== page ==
Senior couple dancing together

I recently ran into two good friends of mine, an older couple who had moved away from the cold Idaho winters to the warmth of Arizona. I asked about their move, as they told me they now lived farther away from their children and grandchildren. To my surprise, they said the weather was not the main reason for their move–they moved to be near a ballroom dancing community. I had no idea they loved dancing that much, and I was intrigued that dancing could motivate them to make such a drastic change and move so far away. They are passionate about dancing–and dancing with friends.

Dance and music bring people together in a fun environment. It is an activity that can be enjoyed at any age, and for senior citizens, dancing can be a fun form of exercise that strengthens muscles, helps prevent falls and increases social interaction.

Bupa, a company who oversees more than 300 care homes in the UK, outlines the key benefits of dance for seniors:

1. Dance helps to improve balance.

This benefit is evident in a study of a group of social dancers from the Bronx, who were an average age of 80 years old. These seniors danced an average of four days a month and had been dancing for an average of 30 years. When compared with a control group of non-dancing seniors, the dancers weren’t stronger than the non-dancers, but they had better balance and “longer steps and strides reflecting a better walking pattern.” This is what helps to prevent falls. Dance is also linked to improved “balance confidence,” when seniors are less afraid of falling and more confident in their stability.

2. Dance improves strength and gait.

One study found that a group of senior citizens who participated twice a week, for ten weeks, in an Argentine tango class had increased lower body strength and a longer, stronger walking stride compared to a similar group who exercised by walking for the same amount of time. Studies have found that seniors who have previously fallen or who are afraid of falling can gain confidence and strength through dance.

3. Dance helps improve cognitive abilities.

In a group of older dancers studied in Sweden in 2010, seniors who had danced on an amateur level for an average of 16 years were found to have better “reaction time, motor behavior and cognitive performance.” Dance often requires memorizing routines and movements. When done over and over, for many years, these movements can become second-nature and a part of our everyday movement, even when we’re not dancing.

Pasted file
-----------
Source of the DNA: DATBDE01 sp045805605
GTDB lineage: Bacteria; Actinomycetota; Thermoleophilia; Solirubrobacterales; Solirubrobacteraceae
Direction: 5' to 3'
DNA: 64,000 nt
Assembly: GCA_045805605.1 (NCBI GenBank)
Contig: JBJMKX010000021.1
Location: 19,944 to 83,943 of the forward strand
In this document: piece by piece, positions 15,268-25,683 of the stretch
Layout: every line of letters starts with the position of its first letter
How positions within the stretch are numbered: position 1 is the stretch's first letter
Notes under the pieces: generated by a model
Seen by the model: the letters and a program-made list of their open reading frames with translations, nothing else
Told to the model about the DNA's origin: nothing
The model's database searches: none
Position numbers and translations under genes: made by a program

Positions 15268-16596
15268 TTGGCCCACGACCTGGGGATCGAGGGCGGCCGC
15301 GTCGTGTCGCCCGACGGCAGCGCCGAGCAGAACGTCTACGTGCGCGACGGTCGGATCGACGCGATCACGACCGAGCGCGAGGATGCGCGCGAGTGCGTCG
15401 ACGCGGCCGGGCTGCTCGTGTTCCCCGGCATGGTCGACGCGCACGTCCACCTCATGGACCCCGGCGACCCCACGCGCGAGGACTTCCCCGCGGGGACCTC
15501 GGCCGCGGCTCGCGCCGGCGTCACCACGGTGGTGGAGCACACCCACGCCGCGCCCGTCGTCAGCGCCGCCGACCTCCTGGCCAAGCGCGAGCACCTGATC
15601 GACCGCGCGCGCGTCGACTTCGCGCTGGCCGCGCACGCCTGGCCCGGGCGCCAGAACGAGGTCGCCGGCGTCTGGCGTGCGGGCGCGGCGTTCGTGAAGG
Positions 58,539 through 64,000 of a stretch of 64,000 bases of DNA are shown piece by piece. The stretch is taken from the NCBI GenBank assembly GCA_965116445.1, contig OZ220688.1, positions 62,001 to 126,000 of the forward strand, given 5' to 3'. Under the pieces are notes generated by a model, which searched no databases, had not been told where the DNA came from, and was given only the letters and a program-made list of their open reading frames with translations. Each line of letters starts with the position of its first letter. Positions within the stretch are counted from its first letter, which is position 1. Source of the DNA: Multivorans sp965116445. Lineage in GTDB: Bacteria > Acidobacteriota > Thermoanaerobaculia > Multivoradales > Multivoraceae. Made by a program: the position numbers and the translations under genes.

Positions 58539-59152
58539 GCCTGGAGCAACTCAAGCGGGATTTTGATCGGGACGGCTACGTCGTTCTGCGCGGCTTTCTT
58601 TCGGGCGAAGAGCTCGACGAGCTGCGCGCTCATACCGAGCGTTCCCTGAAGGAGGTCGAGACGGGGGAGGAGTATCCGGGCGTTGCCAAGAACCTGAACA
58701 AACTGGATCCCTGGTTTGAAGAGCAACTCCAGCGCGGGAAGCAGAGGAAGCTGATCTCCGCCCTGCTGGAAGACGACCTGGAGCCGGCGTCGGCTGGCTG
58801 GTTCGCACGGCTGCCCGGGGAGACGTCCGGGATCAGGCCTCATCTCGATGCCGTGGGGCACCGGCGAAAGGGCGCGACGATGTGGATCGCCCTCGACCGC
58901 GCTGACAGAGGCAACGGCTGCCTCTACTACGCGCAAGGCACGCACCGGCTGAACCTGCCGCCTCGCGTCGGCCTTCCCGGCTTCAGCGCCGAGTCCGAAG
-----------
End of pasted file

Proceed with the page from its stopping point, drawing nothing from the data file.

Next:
4. Dancing has social benefits.

Participants in dance programs find it to be a fun experience. Because of this, seniors are less likely to drop out and more likely to reap the benefits of the program than they would with an ordinary exercise program. Dance can also help prevent loneliness and isolation among seniors.

These benefits of dancing are evident in programs such as Benevolent Ballet–Fall Prevention for the Elderly. Cindy Shepherd[1], facilitator at Heritage Park Continuing Care Retirement Community in Fort Wayne, Indiana, put this program to the test with the residents of the community. Benevolent Ballet is a program that teaches seniors simple ballet moves and routines. Seniors begin with learning simple arm and leg movements, and when those are mastered, they move on to more complex leg lifts, side kicks and classical ballet foot positions. Seniors also learn how to center their weight and sway from side to side, mimicking the hip movements used when walking. The program works for almost anyone, no matter their abilities or disabilities. Active seniors can do higher leg lifts and quicker movements. Wheelchair bound seniors can move to the music using only their arms. Those who have limited movement on one side of their body can move with the unimpaired side of their body. Cindy says she is even surprised at how many men enjoy the music and movement. She notes that dancing seems to transport many seniors back to a time when they were young–a time when they used to dance much more often.

Seniors should always consult your doctor before beginning a new exercise activity, but dance is an easy exercise that can be tailored to anyone’s unique abilities. The nice thing about dancing is that it isn’t a sport with winners or losers, and each dancer’s personality can shine through the movements. You don’t have to be the next Fred Astaire or Ginger Rogers–you can just have fun and enjoy the time spent with friends. Though my friends chose to move in order to have more opportunities to dance, most seniors don’t need to leave their local community to find such opportunities. Many communities have a wide variety of dance programs available. Find a program in your area–and let’s dance!

 


 

[1] Shepherd, Cindy. “Balance Through Ballet.” Nursing Home Magazine. September 2003, pg. 47 & 48.